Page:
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Hamilton 'Rips' Duke

UConn star's wild ride culminates in Final Four MVP

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Posted: Tuesday March 30, 1999 03:24 AM

  Hamilton and the Huskies stuck their tongue out at those who said the championship game was just a formality for Duke. AP

ST. PETERSBURG, Fla. (AP) -- Last spring, Richard Hamilton thought seriously about leaving Connecticut for the NBA.

He had all the credentials including a couple of Big East championships and the conference's Player of the Year award. So he talked it over with coach Jim Calhoun and together they decided there was one more piece of business for him to complete.

"We won the Big East but never the national championship," he said. "I thought about that. I didn't want to end my season on a loss. The only thing I could do about it was come back and play."

On Monday night, he made sure to finish with a win, pouring in 27 points as the Huskies beat Duke 77-74 for the national championship he wanted so much.

Calhoun was suitably grateful.

"The first thing is, he's a great basketball player," he said. "Great scorers score so many different ways and can beat you so many different ways. He has a tremendous mind for the game."

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Georgia Tech coach Bobby Cremins on Richard Hamilton
This team reminds me a little bit of my "Lethal Weapon 3" team [the Georgia Tech team that went to the Final Four in 1990]. You've got to go to your horse, Richard Hamilton. Our horse was Dennis Scott. They went to their horse.

You've got to give Jake Voskuhl and Kevin Freeman some of the credit for setting some tremendous screens. They were totally unselfish. They went outside to set the screens to get Hamilton free for the open jumpers, which he delivered beautifully.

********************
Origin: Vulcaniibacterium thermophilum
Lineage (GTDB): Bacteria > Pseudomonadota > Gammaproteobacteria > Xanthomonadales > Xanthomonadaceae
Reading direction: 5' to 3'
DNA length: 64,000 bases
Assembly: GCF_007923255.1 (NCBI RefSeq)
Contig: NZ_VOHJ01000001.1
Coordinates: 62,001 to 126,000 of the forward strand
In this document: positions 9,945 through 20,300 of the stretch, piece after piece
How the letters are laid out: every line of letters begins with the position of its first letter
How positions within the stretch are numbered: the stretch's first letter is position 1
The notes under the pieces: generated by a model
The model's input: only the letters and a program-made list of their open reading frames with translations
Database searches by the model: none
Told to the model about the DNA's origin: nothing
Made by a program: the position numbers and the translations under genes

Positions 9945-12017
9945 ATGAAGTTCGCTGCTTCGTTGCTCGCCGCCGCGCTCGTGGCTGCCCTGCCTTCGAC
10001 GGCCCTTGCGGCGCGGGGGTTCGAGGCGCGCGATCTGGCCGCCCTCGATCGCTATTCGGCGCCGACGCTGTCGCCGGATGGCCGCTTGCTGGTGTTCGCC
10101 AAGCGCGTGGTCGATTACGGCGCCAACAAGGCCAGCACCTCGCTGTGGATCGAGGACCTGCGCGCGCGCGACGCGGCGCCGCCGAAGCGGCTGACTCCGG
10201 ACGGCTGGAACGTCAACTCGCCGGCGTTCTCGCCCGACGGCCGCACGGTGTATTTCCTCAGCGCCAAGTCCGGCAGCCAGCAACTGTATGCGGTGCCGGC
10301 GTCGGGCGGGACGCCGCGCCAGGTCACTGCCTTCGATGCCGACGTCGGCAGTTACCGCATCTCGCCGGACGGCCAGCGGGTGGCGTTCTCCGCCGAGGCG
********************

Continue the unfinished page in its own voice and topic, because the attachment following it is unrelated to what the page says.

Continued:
Hamilton was heroic in the victory. Every time UConn needed a basket, he seemed there for it. He slashed to the basket, he nailed shots from outside and he took the game over in the second half.

For him, though, it was routine.

"It's been the same thing that's been going on all year," he said. "My teammates set screens. I got open opportunities and I took advantage of them."

There was one sequence near the end that showed just how much he means to Calhoun's program.

With the score tied at 68 and 3:50 left to play, he took a shot to the midsection from Duke's Chris Carrawell. Hamilton was doubled over for a moment, trying to catch his breath. Finally, he stepped to the foul line and nailed the free throws for a lead the Huskies would never again surrender.

Then, just for emphasis, the next time down the floor, he drained a 3-pointer, extending UConn's lead to five points.

For the game, he finished with 10-of-22 from the floor seven rebounds and three assists.

"Once the ball was thrown up, we attacked them like we do any other team," he said.

Hamilton was the heart of the UConn season, averaging 19.7 points and becoming the second highest scorer in school history when he went over the 2,000-point mark in Saturday's semifinal victory against Ohio State. He was an All-American and co-Player of the Year in the Big East Conference, joining Patrick Ewing and Chris Mullin as the only two-time winners of that award.

And when he wasn't around, UConn missed him.

The Huskies won their first 20 games this season but when he and Jake Voshkul were hurt and missed a Feb. 1 game against Syracuse, the Huskies lost. It was no coincidence and something Calhoun said he thought about when he talked about the NBA with Hamilton last spring.

"He's had two major injuries," Calhoun said. "I would never want to have him in a situation where he's sitting there in crutches or in a cast or something and passed on a great deal of money. I'd feel very badly about that."

That said, the coach believes the extra year in college has prepared Hamilton more completely for the pros.

"Clearly, he's more ready this year than he was last year," Calhoun said.

And there's one other thing. Now, he also has the national championship he wanted so badly.

Related information
UConn thwarts Duke 77-74, earns first-ever NCAA crown
Richard Hamilton thinks it'll take a little time for him to realize what UConn has accomplished (187 K)
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